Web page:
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Theatres and Encyclopedias in Early Modern Europe

Theatres and Encyclopedias in Early Modern Europe BOOK REVIEWS/353 this cult of memory were already apparent to Montaigne, who asserted “for the first time in European intellectual history” that “savoir par coeur n’est pas savoir” (43), anticipating Paul Valéry’s obsessive insistence that “sans oubli on n’est que perroquet” (143). Weinrich stresses that forgetting may be either voluntary, as Valéry wants it to be in order to facilitate thought, or involuntary, as in amnesia, which can, of course, be feigned, as it is by the protagonist of Pirandello’s Il fu Mattia Pascal. It can be seen either positively or negatively. For Borges’s Funes, hypermnesia, the inability to forget, is a curse that makes it hard for him to think and even to sleep. “The simple need to sleep therefore requires an elementary art of forgetting,” which turns out to be a version of the “places” prescribed in the ancient artes memoriae: Funes can sleep only by imagining “a row of dark houses ‘made of homogeneous darkness’” in which “the contents of memory disappear” (103). Forgetting may be deliberate and may even be imposed by the state: “In Rome the punishment of damnatio memoriae was applied primarily to rulers and other powerful persons who at their death http://www.deepdyve.com/assets/images/DeepDyve-Logo-lg.png Comparative Literature Duke University Press

Theatres and Encyclopedias in Early Modern Europe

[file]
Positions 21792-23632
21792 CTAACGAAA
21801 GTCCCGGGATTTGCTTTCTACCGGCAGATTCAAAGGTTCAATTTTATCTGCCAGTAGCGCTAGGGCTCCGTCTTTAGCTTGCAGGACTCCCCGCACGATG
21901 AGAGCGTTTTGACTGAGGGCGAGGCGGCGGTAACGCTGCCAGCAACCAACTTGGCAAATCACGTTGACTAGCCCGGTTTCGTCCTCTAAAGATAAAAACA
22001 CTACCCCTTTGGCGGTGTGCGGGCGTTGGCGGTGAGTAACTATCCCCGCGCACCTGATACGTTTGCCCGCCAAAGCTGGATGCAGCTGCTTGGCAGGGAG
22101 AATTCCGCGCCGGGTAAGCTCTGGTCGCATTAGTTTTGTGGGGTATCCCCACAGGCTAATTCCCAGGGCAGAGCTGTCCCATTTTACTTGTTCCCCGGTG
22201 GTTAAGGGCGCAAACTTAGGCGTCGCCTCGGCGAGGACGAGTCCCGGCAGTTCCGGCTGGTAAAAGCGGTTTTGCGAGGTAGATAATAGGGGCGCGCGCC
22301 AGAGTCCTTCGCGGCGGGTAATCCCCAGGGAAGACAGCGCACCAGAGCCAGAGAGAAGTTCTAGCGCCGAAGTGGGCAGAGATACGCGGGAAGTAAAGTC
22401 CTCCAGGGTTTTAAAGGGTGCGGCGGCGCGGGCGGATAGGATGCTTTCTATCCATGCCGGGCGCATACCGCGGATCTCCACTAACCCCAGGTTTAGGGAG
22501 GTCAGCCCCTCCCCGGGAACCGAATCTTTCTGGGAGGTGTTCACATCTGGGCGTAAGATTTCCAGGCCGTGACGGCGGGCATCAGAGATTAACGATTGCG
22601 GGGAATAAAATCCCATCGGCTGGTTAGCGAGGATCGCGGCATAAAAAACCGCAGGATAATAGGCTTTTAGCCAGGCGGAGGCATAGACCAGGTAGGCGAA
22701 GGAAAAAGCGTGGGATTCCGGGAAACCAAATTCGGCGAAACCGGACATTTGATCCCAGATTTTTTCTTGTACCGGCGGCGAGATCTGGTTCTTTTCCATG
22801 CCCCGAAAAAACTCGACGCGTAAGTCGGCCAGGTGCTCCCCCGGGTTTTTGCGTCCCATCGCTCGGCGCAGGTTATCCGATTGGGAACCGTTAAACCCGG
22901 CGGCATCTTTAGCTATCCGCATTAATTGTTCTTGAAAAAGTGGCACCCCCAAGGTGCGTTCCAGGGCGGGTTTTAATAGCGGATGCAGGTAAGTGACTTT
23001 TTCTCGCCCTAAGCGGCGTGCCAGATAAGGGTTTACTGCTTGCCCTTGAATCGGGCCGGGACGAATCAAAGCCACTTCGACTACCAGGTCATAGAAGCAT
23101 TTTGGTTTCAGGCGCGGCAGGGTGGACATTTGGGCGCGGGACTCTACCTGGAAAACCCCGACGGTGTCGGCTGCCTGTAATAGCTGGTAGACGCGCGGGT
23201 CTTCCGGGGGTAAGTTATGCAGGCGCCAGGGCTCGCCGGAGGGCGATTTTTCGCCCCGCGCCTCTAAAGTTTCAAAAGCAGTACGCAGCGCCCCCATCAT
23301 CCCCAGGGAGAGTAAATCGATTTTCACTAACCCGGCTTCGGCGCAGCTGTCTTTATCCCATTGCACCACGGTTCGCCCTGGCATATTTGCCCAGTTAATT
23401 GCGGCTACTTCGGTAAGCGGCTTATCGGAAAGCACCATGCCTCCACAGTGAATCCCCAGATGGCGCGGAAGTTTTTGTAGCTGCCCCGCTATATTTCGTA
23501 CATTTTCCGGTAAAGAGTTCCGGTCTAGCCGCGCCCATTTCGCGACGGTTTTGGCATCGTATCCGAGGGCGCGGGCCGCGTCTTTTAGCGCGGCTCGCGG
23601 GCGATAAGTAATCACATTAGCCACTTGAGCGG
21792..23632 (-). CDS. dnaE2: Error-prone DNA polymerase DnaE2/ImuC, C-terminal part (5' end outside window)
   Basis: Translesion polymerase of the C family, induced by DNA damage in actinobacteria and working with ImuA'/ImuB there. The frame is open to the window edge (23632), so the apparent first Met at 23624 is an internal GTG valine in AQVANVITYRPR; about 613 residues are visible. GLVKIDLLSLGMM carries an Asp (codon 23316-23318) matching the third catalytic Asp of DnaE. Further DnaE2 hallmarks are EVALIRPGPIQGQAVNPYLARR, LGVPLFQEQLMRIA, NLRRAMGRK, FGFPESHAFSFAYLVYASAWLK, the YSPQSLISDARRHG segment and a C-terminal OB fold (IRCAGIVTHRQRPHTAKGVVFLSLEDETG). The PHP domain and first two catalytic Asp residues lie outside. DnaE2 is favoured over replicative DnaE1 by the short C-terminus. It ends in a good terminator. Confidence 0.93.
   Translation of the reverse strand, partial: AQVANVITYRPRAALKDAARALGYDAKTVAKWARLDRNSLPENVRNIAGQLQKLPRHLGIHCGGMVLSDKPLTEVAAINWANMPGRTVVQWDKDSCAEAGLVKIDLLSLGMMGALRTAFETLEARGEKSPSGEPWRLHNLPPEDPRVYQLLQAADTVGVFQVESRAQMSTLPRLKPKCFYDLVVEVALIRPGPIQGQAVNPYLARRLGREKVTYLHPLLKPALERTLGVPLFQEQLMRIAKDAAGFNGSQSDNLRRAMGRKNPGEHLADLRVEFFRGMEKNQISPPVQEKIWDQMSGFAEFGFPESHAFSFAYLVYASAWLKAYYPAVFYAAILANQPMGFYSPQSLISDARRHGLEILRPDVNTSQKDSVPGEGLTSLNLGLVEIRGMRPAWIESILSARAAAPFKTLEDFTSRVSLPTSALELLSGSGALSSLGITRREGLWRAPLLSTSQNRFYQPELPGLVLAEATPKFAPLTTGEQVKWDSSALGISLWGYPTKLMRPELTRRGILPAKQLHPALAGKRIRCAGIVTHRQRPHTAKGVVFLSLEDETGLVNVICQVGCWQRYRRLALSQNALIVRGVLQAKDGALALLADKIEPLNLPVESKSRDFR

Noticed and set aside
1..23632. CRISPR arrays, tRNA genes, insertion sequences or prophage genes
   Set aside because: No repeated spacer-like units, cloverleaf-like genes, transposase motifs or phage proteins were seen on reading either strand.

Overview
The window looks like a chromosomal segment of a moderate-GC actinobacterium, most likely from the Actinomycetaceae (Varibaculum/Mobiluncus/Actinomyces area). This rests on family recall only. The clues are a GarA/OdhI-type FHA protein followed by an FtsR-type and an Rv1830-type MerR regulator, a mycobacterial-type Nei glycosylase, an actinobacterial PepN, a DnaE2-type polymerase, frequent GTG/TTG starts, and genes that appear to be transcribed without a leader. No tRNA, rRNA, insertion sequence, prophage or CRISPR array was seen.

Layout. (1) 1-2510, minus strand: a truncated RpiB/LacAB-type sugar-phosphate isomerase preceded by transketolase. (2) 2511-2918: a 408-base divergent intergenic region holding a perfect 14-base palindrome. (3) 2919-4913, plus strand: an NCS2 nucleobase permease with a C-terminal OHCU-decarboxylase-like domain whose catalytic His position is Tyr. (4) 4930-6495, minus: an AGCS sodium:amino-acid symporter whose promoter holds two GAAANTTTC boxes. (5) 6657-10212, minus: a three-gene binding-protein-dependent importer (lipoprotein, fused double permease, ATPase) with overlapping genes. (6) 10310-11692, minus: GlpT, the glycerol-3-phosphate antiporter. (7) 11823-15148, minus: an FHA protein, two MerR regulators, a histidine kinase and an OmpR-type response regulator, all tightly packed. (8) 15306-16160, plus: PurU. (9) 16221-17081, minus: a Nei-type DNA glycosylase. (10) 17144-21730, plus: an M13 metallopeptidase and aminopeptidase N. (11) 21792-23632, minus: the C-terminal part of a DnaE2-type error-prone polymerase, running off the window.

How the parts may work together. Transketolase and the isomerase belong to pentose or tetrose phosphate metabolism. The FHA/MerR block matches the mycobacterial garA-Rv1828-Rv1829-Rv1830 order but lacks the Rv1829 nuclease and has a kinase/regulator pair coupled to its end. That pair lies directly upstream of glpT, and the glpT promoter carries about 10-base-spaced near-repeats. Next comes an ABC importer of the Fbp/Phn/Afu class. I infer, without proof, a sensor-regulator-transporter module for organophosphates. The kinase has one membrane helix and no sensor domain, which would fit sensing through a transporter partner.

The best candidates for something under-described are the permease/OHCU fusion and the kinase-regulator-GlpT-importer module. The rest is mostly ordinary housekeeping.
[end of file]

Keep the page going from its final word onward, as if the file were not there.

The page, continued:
Comparative Literature , Volume 57 (4) – Jan 1, 2005

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Publisher
Duke University Press
Copyright
Copyright 2005 by University of Oregon
ISSN
0010-4124
eISSN
1945-8517
DOI
10.1215/-57-4-359
Publisher site
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Abstract

BOOK REVIEWS/353 this cult of memory were already apparent to Montaigne, who asserted “for the first time in European intellectual history” that “savoir par coeur n’est pas savoir” (43), anticipating Paul Valéry’s obsessive insistence that “sans oubli on n’est que perroquet” (143). Weinrich stresses that forgetting may be either voluntary, as Valéry wants it to be in order to facilitate thought, or involuntary, as in amnesia, which can, of course, be feigned, as it is by the protagonist of Pirandello’s Il fu Mattia Pascal. It can be seen either positively or negatively. For Borges’s Funes, hypermnesia, the inability to forget, is a curse that makes it hard for him to think and even to sleep. “The simple need to sleep therefore requires an elementary art of forgetting,” which turns out to be a version of the “places” prescribed in the ancient artes memoriae: Funes can sleep only by imagining “a row of dark houses ‘made of homogeneous darkness’” in which “the contents of memory disappear” (103). Forgetting may be deliberate and may even be imposed by the state: “In Rome the punishment of damnatio memoriae was applied primarily to rulers and other powerful persons who at their death

Journal

Comparative LiteratureDuke University Press

Published: Jan 1, 2005

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